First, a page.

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Old 10-05-2015, 12:03 PM
 
Location: Boston
101 posts, read 93,324 times
Reputation: 205

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Quote:
Originally Posted by NOVA_guy View Post
DC is a city but interesting list.
Sure, Washington is a city, but the District of Columbia is more than a city. As a federal district it is not part of any state, although it is bigger than a couple states. But having missed out on representation and influence for decades and decades, it's now commonplace to recognize DC as an informal state to rectify this. This is why they get 3 electoral votes for President now and are also included in most surveys and polls, lest the citizens of DC go unrepresented.
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Old 10-05-2015, 01:29 PM
 
Location: Milwaukee
3,451 posts, read 3,396,652 times
Reputation: 2895
Quote:
Originally Posted by Russbosma View Post
Sure, Washington is a city, but the District of Columbia is more than a city. As a federal district it is not part of any state, although it is bigger than a couple states.
Which states would that be?
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Old 10-05-2015, 04:17 PM
 
Location: Howard County, Maryland
5,662 posts, read 3,643,856 times
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Quote:
Originally Posted by cheese plate View Post
Which states would that be?
I assume he means bigger by population; certainly not by land area. DC's population puts it in the vicinity of Wyoming and Alaska; I'm not sure of their exact ranking.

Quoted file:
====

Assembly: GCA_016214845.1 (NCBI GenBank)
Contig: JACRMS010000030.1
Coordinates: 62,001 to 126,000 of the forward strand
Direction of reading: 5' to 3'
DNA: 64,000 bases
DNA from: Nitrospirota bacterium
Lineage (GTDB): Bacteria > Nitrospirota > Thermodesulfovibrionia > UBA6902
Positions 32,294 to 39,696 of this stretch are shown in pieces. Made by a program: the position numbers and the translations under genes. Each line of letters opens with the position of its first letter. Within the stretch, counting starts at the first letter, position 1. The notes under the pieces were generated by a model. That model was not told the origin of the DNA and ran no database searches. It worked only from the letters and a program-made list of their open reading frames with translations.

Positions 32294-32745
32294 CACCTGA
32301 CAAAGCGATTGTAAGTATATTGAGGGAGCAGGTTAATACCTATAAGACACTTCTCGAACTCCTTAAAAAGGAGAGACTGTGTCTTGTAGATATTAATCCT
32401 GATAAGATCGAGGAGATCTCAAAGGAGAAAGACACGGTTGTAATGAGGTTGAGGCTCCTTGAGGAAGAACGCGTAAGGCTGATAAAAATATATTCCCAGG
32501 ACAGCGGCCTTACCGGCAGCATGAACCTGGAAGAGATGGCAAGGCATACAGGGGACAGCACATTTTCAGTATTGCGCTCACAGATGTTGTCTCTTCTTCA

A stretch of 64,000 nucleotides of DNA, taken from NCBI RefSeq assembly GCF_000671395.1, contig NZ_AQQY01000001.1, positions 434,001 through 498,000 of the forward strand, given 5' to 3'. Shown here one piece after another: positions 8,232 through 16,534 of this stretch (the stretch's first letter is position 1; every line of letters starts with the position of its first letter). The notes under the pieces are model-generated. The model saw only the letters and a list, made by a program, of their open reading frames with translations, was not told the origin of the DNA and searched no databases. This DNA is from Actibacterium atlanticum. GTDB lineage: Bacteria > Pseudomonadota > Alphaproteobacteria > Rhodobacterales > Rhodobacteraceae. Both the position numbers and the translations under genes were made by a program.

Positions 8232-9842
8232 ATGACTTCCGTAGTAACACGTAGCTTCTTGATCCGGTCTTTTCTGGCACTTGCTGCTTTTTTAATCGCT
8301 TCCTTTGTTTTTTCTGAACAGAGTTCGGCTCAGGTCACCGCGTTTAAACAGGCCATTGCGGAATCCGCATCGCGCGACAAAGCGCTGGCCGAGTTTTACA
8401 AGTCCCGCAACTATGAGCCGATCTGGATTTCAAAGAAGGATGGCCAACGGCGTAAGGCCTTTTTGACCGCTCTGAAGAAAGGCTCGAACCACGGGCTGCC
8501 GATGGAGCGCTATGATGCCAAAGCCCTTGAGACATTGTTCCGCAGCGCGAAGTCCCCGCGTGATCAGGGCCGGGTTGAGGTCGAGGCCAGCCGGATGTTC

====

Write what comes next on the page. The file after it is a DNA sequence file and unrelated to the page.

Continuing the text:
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Old 10-05-2015, 04:33 PM
 
Location: Baltimore, MD
3,512 posts, read 2,971,553 times
Reputation: 2742
Quote:
Originally Posted by cheese plate View Post
Which states would that be?
Quote:
Originally Posted by bus man View Post
I assume he means bigger by population; certainly not by land area. DC's population puts it in the vicinity of Wyoming and Alaska; I'm not sure of their exact ranking.
D.C. is more populous than Vermont and Wyoming.
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Old 10-06-2015, 07:40 AM
 
Location: Milwaukee
3,451 posts, read 3,396,652 times
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Bigger connotes...bigger. "More populous" would have been the correct way to say it, if that was the intent.
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Old 10-07-2015, 03:07 PM
 
Location: Syracuse, New York
3,114 posts, read 2,524,804 times
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People tend to over value COL differences. People who live in high COL areas make up most or all of the difference when they sell their house or give it to the next generation as the inheritance.
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Old 10-07-2015, 03:40 PM
 
10,553 posts, read 13,114,040 times
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Quote:
Originally Posted by Duderino View Post